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function(deltaTime) {
  x = x * FACTOR; // FACTOR = 0.9

This function is called in a game loop. First assume that it's running at a constant 30 FPS, so deltaTime is always 1/30.

Now the game is changed so deltaTime isn't always 1/30 but becomes variable. How can I incorporate deltaTime in the calculation of x to keep the "effect per second" the same?

And what about

function(deltaTime) {
  x += (target - x) * FACTOR; // FACTOR = 0.2
share|improve this question
What programming language, environment, etc ? – Paul R Apr 19 '10 at 9:14
For the second problem you use a variable delta = target - x. Then the update function becomes delta = delta * (1 - FACTOR), which you already know to solve. Given delta you can always get x = target - delta. – abc Apr 19 '10 at 12:18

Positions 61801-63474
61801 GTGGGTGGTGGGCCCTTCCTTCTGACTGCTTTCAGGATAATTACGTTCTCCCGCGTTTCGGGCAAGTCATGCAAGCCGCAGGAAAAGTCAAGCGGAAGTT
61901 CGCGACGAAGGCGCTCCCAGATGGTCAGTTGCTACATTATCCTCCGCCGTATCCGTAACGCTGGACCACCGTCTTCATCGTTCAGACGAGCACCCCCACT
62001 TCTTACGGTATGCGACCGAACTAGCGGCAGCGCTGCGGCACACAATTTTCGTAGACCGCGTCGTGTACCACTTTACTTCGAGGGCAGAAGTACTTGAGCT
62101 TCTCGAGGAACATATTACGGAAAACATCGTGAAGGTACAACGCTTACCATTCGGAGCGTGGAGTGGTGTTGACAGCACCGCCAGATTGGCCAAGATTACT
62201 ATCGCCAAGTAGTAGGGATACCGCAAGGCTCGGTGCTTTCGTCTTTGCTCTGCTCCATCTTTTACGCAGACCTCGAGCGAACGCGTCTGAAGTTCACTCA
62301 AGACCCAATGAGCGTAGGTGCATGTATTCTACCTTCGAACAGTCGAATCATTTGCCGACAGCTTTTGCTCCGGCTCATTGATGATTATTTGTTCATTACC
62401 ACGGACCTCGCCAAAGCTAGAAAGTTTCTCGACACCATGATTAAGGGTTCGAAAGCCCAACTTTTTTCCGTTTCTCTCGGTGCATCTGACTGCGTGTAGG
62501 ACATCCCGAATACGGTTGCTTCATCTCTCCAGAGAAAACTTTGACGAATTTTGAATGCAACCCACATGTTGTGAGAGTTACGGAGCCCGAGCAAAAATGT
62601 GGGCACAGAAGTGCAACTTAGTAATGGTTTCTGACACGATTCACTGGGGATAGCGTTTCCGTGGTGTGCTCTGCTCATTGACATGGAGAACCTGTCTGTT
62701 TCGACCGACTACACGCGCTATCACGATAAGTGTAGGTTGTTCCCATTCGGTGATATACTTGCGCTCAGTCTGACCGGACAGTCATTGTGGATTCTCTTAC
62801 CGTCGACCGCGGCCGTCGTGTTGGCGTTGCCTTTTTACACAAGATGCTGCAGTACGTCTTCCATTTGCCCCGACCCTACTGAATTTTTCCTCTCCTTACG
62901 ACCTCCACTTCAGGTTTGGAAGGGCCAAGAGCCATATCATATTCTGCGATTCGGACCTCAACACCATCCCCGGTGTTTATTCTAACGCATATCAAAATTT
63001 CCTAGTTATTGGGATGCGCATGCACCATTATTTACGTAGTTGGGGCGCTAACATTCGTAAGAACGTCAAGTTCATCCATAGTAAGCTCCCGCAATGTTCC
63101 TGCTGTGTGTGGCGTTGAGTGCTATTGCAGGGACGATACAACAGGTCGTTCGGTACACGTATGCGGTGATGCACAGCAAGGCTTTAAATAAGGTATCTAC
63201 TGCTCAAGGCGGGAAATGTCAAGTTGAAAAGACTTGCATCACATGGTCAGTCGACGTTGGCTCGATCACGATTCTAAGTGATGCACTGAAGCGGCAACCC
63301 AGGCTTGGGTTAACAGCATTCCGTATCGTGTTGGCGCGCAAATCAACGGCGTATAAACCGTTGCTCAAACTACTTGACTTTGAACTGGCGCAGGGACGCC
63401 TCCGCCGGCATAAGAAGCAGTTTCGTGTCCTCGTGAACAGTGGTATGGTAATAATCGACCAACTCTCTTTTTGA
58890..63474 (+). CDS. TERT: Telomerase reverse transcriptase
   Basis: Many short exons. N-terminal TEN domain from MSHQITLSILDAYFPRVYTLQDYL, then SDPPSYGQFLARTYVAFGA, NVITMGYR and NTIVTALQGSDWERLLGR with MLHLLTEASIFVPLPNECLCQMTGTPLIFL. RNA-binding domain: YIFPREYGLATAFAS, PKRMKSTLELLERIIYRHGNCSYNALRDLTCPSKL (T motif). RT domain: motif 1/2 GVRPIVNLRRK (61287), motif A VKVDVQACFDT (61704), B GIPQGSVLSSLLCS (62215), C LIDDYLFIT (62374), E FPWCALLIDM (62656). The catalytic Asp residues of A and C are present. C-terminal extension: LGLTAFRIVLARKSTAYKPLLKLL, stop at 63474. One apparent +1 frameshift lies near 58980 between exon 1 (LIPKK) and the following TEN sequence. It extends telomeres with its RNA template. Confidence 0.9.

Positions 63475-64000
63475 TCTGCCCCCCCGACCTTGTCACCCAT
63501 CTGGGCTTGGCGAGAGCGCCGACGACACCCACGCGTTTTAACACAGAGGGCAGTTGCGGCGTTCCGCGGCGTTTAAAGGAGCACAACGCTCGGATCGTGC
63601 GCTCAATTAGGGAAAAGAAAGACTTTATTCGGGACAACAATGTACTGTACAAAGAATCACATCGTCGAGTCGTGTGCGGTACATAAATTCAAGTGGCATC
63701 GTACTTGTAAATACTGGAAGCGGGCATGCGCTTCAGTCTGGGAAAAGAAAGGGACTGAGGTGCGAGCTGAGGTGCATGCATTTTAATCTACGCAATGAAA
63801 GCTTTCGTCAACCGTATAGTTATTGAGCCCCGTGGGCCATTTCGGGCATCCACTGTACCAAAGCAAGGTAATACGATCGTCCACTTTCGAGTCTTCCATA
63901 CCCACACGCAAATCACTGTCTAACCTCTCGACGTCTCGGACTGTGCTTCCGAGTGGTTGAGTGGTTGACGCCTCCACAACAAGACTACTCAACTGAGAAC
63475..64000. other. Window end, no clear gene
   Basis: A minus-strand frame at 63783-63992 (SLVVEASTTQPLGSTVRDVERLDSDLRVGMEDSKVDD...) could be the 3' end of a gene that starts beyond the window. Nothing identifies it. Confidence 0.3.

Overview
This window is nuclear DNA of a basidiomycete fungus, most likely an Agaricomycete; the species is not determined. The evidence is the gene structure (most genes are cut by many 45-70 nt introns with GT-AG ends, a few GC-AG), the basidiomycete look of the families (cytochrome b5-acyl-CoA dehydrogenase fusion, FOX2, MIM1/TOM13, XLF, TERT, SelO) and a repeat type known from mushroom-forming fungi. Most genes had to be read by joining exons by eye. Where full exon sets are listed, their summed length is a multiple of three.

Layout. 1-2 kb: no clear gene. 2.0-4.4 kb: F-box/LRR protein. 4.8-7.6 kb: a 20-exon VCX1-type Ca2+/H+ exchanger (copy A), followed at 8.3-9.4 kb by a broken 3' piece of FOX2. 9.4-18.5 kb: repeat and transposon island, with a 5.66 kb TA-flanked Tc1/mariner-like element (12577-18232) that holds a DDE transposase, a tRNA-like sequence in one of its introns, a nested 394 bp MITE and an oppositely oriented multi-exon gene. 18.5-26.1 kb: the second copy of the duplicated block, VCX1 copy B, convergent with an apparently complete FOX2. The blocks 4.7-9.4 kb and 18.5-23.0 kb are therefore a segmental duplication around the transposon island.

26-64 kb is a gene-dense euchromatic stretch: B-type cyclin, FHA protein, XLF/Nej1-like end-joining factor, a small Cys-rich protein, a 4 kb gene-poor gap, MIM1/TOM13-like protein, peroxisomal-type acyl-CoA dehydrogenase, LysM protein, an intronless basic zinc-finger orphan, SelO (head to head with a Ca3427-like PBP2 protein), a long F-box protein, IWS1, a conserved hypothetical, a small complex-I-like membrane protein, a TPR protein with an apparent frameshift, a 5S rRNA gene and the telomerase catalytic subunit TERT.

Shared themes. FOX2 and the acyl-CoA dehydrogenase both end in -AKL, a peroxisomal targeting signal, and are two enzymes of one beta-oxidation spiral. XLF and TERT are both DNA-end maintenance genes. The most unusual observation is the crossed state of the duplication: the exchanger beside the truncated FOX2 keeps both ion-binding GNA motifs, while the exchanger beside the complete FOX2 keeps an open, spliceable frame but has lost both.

up vote 1 down vote accepted
x = x * Math.pow(0.9, deltaTime*30)


For your new update:

x = (x-target) * Math.pow(1-FACTOR, deltaTime*30) + target;

To show how I got there:

Let x0 be the initial value, and xn be the value after n/30 seconds. Also let T=target, F=factor. Then:

x1 = x0 + (T-x0)F = (1-F)x0 + TF
x2 = (1-F)x1 + TF = (1-F)^2 * x0 + (1-F)TF + TF

Continuing with x3,x4,... will show:

xn = (1-F)^n * x0 + TF * (1 + (1-F) + (1-F)^2 + ... + (1-F)^(n-1))

Now substituting the formula for the sum of a geometric sequence will give the result above. This really only proves the result for integer n, but it should work for all values.

share|improve this answer
Thanks, it works. I've expanded the question with a more difficult problem. – Bart van Heukelom Apr 19 '10 at 11:32
That also works, thanks again. This one is harder to understand though :p – Bart van Heukelom Apr 19 '10 at 12:15

x = x * powf(0.9, deltaTime / (1.0f / 30.0f))

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